Property woes- brother and sister at loggerheads

(14 Posts)
ShannonG Wed 11-May-16 20:24:26

I'm a new poster who has been doing a bit of lurking for a while. Please forgive me if I don’t follow the accepted etiquette but I’m properly out of my depth here, trying to help a friend who lives abroad.
She and her brother each have a 50% share in a house in the UK. There is no mortgage, they own the house outright. The house is in London and its value has risen considerably since its purchase despite no renovation work being done although the house desperately needs it. Both of them entered into the arrangement happily but initial plans for the house have been thwarted by planning regulations (don’t ask!) so that now the two of them are at loggerheads regarding the future of the property. There are no ‘get out’ clauses drawn up.
He wishes to embark upon a very expensive project that will involve an almost total rebuild. She wishes a simple revamp. Both want to then rent the place out to gain income, obviously at different values. He wishes to live in 'his' 50% of the house once completed, thus allowing her to gain rent from 'her' half whilst she is abroad? Kitchen and bathroom are shared at present.
A stalemate has been reached. I have given the advice to engage a UK solicitor to advise her of her rights and responsibilities. They are ‘tenants in common’.
He is now living in the property but will only allow her to rent out her part of the property to tenants whom he approves of.
He wishes her to make a decision regarding the sale of the property. He wishes to buy her interest at a value considerably lower than local estate agents have valued the property at.
An agreement has now been made that the property is to be sold. She is a bit unhappy about this because she does not want to sell but recognises that she may have to do so. Whatever happens, she is determined that if a sale is to occur it is to be on the open market.
He is also demanding a legally binding clause of some sort that says that if the house is not sold within three months of going onto the open market then each party has the right to buy out the other. The value of the house is to be based upon the highest offer made to the estate agent, minus however much commission they would have charged. He suggests that they then bid against each other to buy the house, starting at the price arrived at as mentioned above. She cannot afford to buy him out.

I've tried to offer what little advice I can but really don't know how to best advise.

Is he/ she being reasonable?

Your thoughts?

FadedRed Wed 11-May-16 20:31:36

IMHO he is trying to bully her and get her half of the house on the cheap.

leelu66 Wed 11-May-16 20:37:53

Does he have the money to pay for the extension renovations he wants? How does he expect his sister to afford half the cost of that?

He sounds like a dick. Ideally they should sell the house. If not, they should agree a renovation budget that both can afford and then put the house on rent. If he wants to rent the house himself, he should pay half the market rate to his sister (and have a legal document for this).

HereIAm20 Wed 11-May-16 20:51:44

He should be paying her market value for her share and as there are no actual agents fees then these should not be deducted but for the sake of peace I'd probably accrpt market value less a discount for half the agents fees as they would be liable equally gor these if they sold to someone else. This is why anyone owning a property jointly with anyone other than a spouse should have an agreement from the outset about sale etc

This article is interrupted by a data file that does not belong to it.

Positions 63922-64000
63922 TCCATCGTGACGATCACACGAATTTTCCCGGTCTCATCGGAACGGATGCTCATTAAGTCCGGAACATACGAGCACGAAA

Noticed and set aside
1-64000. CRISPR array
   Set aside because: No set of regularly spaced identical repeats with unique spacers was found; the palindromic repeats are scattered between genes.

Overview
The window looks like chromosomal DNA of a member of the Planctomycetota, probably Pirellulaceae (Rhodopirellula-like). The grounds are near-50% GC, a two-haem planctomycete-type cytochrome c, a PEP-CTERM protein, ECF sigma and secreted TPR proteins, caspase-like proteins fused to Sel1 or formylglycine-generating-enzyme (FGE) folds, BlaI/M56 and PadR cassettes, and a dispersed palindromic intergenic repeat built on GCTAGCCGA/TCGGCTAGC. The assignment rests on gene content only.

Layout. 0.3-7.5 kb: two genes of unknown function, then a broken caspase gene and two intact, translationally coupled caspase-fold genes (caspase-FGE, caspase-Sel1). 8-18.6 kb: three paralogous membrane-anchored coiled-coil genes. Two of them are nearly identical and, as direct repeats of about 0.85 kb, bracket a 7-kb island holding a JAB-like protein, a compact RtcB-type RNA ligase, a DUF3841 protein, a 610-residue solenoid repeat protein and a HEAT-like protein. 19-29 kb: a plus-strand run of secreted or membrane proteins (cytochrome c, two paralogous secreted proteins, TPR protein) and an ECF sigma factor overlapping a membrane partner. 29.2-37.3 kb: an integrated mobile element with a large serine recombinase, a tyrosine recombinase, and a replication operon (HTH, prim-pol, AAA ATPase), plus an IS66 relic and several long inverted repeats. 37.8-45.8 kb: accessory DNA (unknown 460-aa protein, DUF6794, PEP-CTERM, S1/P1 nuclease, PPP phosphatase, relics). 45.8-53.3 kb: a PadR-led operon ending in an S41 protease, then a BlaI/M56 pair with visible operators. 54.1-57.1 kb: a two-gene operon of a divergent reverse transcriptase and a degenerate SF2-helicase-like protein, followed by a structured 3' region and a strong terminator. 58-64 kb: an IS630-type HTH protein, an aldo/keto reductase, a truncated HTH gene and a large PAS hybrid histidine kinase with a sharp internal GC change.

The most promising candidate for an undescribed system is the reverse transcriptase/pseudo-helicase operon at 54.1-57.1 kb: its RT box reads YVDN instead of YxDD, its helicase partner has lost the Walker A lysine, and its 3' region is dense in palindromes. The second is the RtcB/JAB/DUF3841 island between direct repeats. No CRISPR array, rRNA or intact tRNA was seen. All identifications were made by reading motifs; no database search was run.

scaryteacher Wed 11-May-16 22:47:53

Afaik, if they are tenants in common, he cannot make her sell, neither can he dictate whom she has in her half of the property. She needs a solicitor.

ShannonG Wed 11-May-16 23:13:15

Thank you all, so much. I chatted with her earlier (isn't Whatsapp great?!) and hopefully she'll come along to add to the discussion.

In the meantime, an addendum. He is not allowing her any tenants at all. That to me seems to be exceedingly unreasonable. He is using her investment to live in a great area FoC.

FuriousFate Thu 12-May-16 02:44:30

If he's living there alone then surely he owes her rent?

MidniteScribbler Thu 12-May-16 03:56:04

The most sensible option is to get legal advice. I suspect that no matter which way this ends, the relationship between the two is probably over, so she just needs to protect her investment now.

MidniteScribbler Thu 12-May-16 04:00:56

The most sensible option is to get legal advice. I suspect that no matter which way this ends, the relationship between the two is probably over, so she just needs to protect her investment now.

ShannonG Thu 12-May-16 15:54:04

As far as I know he is living there alone. So does he owe her rent?

Sugarcoffeetea Thu 12-May-16 16:27:40

Absolutely he owes her rent!

leelu66 Thu 12-May-16 17:31:19

How long has he been living there? He owes her back-dated rent as well.

PansyGiraffe Thu 12-May-16 23:20:51

I don't see how she can claim rent from him - there's no agreement for that. The only agreement they have by the sound of it is they both own it, and therefore both can live there.

If they cannot now agree then I suspect court to try to force an order for sale is the only way ahead, and try to reach a settlement.

ShannonG Thu 12-May-16 23:58:30

It's all a bit rubbish. I feel for my friend sad

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